After pouring millions of dollars into the project, the New York City Economic Development Corporation (EDC) removed Coney Island’s ferry landing on Thursday night. Citing the lack of feasible locations and the high cost of continuing operations, the EDC put an end to the controversial ferry.
First announced at a Community Board 13 meeting in late October, the EDC decided to shelve the ferry after an unsuccessful, four-month-long search for an alternate location.
Cost also played a factor in the city’s decision. The agency estimated it spent, on average, $7 million when building the city’s other ferry landings. Kaiser Park location would cost $35-$40 million, while other proposed locations would run taxpayers between $25 and $250 million.
“In terms of next steps, at this juncture, we do not have a current path forward for either of the two options that we’ve analyzed,” said James Wong, executive director of NYC Ferry.
When asked how a ferry in Coney Island could proceed, an EDC spokesperson replied, “after an exhaustive look at the different location options for a Coney Island Ferry landing and continuous dialogue with the community, we have not yet found an operationally viable and financially responsible path forward.”
No practical alternatives
First considered for a ferry in 2018, construction on the landing was completed in 2021. A series of setbacks delayed the opening of this stop for several months.
The first setback was identified right when the Coney Island ferry was proposed; it would be impossible to land ferries at low tide. The boats need 12 feet of water to not run aground. Because of the nearby sandspit, parts of the creek are only 7 feet deep at low tide. To deepen that stretch of the creek bed, dredging operations started.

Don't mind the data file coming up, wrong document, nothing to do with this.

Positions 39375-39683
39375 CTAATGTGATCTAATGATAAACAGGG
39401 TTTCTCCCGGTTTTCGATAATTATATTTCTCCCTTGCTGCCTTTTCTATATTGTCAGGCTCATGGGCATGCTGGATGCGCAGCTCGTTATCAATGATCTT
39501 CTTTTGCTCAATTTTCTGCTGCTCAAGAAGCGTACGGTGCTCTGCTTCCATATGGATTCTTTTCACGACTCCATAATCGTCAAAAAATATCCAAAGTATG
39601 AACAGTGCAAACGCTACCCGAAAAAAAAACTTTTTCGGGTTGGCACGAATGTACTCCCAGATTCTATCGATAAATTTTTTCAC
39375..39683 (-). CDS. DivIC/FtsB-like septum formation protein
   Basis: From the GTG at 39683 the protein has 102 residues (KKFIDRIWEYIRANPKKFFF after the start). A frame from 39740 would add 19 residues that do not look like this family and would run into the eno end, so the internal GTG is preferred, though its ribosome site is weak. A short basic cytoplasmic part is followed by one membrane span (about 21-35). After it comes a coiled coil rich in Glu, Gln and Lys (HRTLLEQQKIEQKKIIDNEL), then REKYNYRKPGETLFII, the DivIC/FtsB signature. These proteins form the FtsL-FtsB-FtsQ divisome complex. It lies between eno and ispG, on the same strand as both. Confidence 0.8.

Dredging was stopped towards the end of 2021 as residents pushed back over concerns that activity in the creek released decades’ worth of pollution – petroleum, heavy metals, and untreated sewage, to name a few – back into the surrounding neighborhood.
In early 2022, before the ferry had made its inaugural trip, the EDC paused operations in the area-this time to protect local wildlife like winter flounder and horseshoe crabs. Since then, the landing sat unused while other locations were considered.
One proposed alternative was a beach near West 33rd Street and Bayview Avenue, just west of Kaiser Park. The site could have re-used infrastructure from the existing landing, keeping costs comparatively low- only $25 to $30 million.
Building here would, however, require a walkway almost 200 yards long to keep the ferries clear of the shoreline.
“As a concept, walking two football fields out into the water, that’s a challenging pier to ask people to navigate,” said Wong. “This is really just not a super practical alternative given the length of the pier, the cost of it, and likely permitting challenges.”
The final option was Steeplechase Pier, on the ocean-facing side of Coney Island. Some locals pushed for this location, citing its proximity to tourist attractions and the ease of utilizing an existing pier. This site, however, would require the construction of a 1,065-foot seawall to protect the landing. This option would cost $85-250 million dollars, which seemingly disqualified it almost immediately.
Is the ferry sunk for good?
“What I’m taking away from it is that this is not a closed door,” said Assemblymember Mathylde Frontus after the city’s presentation. According to Frontus, the city assured her before releasing the study that Coney Island could still get a ferry.
“If that is true, that makes me hopeful that maybe one day we’ll figure this out together,” Frontus concluded.
Others in the community do not share this hope.
“[EDC] said that they were going to remove the terminal. That says it all,” said Ida Sanoff, director of the Natural Resources Protective Association and resident of Brighton Beach. “If there was a chance that it was workable in the foreseeable future, they would have left it in place.”